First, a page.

The biographical graphic novel has proven, over the last thirty years or so, to be an effective way to tell a life story. Craig Thompson’s Blankets and Harvey Pekar’s American Splendor are grand, and greatly different accounts of their author’s lives; Art Spiegelman’s Maus blends Spiegelman’s own relationship with his father with his father’s account of World War II – with the twist that everyone is represented as an animal. Name recognition may stretch to two of those three titles, if I’m being optimistic, but I’m pretty sure that most people had never heard of Marjane Satrapi’s Persepolis before it became a film – and even then, most people still haven’t heard of it.

I don’t have particularly fond memories of American Splendor as a film, possibly because it was not so much personal as it was blazingly meta, but Persepolis benefits from a presumably direct translation into the animated form and, like Frank Miller’s Sin City, is co-directed by Satrapi herself. In black and white, Satrapi captures not just her own childhood, but the spirit of an age: Iran going from one peril to another, and how Europe reacted as outsiders looking in. In a few words, it’s pretty dang good.

Marjane grew up in Iran, in a time when the Shah was being ousted and an Islamic government was on the cusp of being elected. Everything changes for her, but the one constant in her life is her loving family unit: or it would be constant, if the Iranian governmental system didn’t consistently arrest or kill members of it. Her parents send her to Vienna, and eventually Marjane returns to find the country, if anything, worse than it was before.

From my understanding, this is pretty much just history. Persepolis, above anything personal that can be taken out of it, pretty much proves that history sucks – and that it still does. Despite the many horrible things that Marjane witnesses, however, there’s a certain optimism about it. There always is that optimism inherent in a graphical autobiography: no matter how bad an author’s life has sucked, they managed to come through and make a comic about it eventually. For some reason, the part where Marjane decides to re-engineer her life is a montage set to her singing “Eye of the Tiger”. In any other movie it would be too cliché, but a Frenchwoman singing the song in almost unintelligible English takes the edge off and makes it more amusing than derivative.

Of course, that’s getting ahead of myself, because Marjane has a whole childhood to live through, first: Satrapi appears to have always had a vibrant imaginary life, and the childhood segments of the film are frequently quite whimsical: no one does sheer malevolence like a child who believes that she is ineffably right. Marjane does not lead a life as charmed as she would liked to have thought it, and this is proved very early on with the frankly stunning gas-masked trooper march. One thing that I hated about the press for this movie was that they went on about how “simple” the animation was. They meant this in a positive way, but it’s practically impossible not to see just how much care went into the composition and fluidity of the entire movie. If it’s not harder to work in, then black and white is definitely harder for the eye to process complexities than colour, because there are less differentiations. The troops are a sea of black, but you get the impression of numbers from them. This movie is not an “attack of the amorphous blobs” proposition, and it shouldn’t be taught that way.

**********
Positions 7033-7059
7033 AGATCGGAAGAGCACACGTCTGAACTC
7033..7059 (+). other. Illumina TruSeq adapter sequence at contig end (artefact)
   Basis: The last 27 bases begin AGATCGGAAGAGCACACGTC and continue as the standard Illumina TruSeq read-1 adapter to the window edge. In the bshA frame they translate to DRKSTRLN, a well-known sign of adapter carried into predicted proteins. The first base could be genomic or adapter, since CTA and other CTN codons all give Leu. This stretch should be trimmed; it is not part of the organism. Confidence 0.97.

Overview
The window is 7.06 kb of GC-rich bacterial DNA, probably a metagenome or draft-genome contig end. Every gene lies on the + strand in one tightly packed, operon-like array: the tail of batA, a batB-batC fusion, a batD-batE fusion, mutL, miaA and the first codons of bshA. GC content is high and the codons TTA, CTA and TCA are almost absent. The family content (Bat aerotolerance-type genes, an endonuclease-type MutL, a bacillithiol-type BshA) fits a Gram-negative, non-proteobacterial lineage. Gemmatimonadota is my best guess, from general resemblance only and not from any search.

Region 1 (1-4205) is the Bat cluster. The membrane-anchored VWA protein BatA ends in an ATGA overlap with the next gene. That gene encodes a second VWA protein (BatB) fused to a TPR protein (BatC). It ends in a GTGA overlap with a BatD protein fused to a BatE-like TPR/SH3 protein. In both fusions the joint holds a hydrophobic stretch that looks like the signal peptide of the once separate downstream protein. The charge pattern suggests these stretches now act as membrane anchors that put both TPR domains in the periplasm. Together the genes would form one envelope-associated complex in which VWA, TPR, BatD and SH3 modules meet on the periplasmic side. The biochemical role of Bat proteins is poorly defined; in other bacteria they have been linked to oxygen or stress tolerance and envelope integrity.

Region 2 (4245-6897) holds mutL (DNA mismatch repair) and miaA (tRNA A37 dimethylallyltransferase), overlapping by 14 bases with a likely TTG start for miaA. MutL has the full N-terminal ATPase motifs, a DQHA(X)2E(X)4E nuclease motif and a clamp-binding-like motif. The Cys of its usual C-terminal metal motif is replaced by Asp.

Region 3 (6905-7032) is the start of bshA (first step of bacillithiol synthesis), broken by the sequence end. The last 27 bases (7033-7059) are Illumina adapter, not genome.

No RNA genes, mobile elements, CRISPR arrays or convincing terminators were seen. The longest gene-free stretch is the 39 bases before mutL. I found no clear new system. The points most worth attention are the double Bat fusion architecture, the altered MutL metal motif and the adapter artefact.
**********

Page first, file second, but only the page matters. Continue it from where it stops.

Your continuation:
Satrapi is rather frank in her storytelling, not always showing herself in a positive light and plainly admitting that her reactions were coloured by what she was feeling at the time. She did not always make the right decisions but, again, she managed to get an autobiography out of it. The film has rightly been controversial in Iran, but it was released there, albeit censored for “sexual content”. It’s works like this that expose societies that audiences may have been ignorant of – and it’s certainly hard to believe that, whatever the Iranian government may say, Satrapi would have fabricated her family’s tragic history to such an extent.

There are important lessons to be learned from Persepolis: important, terrifying and charming, all. Simplicity is merely a deception in this sweeping and intensely personal story that manages to capture an era through the eyes of one woman and her love for the family and world around her.

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